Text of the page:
From Ephemeral to enduring: The politics of recording and exhibiting Bracero memory

Mireya Loza

Research output: Contribution to journalReview article

Abstract

From 2005 to 2009 the National Museum of American History embarked on one of its most ambitious collecting projects, focused on documenting experiences around the Bracero Program, the largest guest worker program in American History. This article focuses on the dilemmas of documenting memory through oral history for the Bracero History Archive and the reception of the National Museum of American History's exhibit, Bittersweet Harvest: The Bracero Program, 1942-1964. The present day political and social context in which these oral histories were collected left indelible marks on how the program is remembered. The retelling of bracero history also reveals contemporary concerns with the role that Mexican agricultural workers play in American society and sheds light on the national dilemma of immigration reform.

Original languageEnglish (US)
Pages (from-to)23-41
Number of pages19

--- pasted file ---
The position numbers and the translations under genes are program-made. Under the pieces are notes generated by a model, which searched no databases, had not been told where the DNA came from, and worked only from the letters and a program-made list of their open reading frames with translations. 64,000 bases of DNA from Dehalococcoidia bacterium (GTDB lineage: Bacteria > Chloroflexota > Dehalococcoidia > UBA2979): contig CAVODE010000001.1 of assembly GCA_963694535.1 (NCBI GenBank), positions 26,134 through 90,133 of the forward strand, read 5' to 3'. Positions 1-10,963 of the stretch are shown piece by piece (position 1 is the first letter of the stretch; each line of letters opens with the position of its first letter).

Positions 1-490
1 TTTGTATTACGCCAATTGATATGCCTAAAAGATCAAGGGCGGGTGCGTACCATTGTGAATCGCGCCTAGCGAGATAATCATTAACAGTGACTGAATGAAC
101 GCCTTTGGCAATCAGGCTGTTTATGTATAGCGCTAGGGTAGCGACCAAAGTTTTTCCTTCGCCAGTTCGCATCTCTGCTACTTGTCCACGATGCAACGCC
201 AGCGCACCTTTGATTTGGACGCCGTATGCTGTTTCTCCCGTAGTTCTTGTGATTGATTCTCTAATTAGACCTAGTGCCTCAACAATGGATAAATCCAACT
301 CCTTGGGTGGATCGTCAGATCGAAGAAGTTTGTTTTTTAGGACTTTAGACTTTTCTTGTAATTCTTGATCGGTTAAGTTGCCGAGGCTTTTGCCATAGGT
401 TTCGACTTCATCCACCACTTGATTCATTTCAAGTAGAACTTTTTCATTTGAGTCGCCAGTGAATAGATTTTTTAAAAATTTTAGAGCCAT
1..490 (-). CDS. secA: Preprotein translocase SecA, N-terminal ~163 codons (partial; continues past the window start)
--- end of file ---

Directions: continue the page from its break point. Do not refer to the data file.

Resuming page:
JournalPublic Historian
Volume38
Issue number2
DOIs
StatePublished - May 1 2016

Fingerprint

Ephemeral
Oral History
National Museum of American History
Workers
History
American History
Retellings
Social Context
Immigration
Reception
Harvest

Keywords

  • Bracero Program
  • Collection
  • Immigration
  • National Museum of American History
  • Oral history

ASJC Scopus subject areas

  • Conservation
  • History
  • Museology

Cite this

From Ephemeral to enduring : The politics of recording and exhibiting Bracero memory. / Loza, Mireya.

In: Public Historian, Vol. 38, No. 2, 01.05.2016, p. 23-41.

Research output: Contribution to journalReview article

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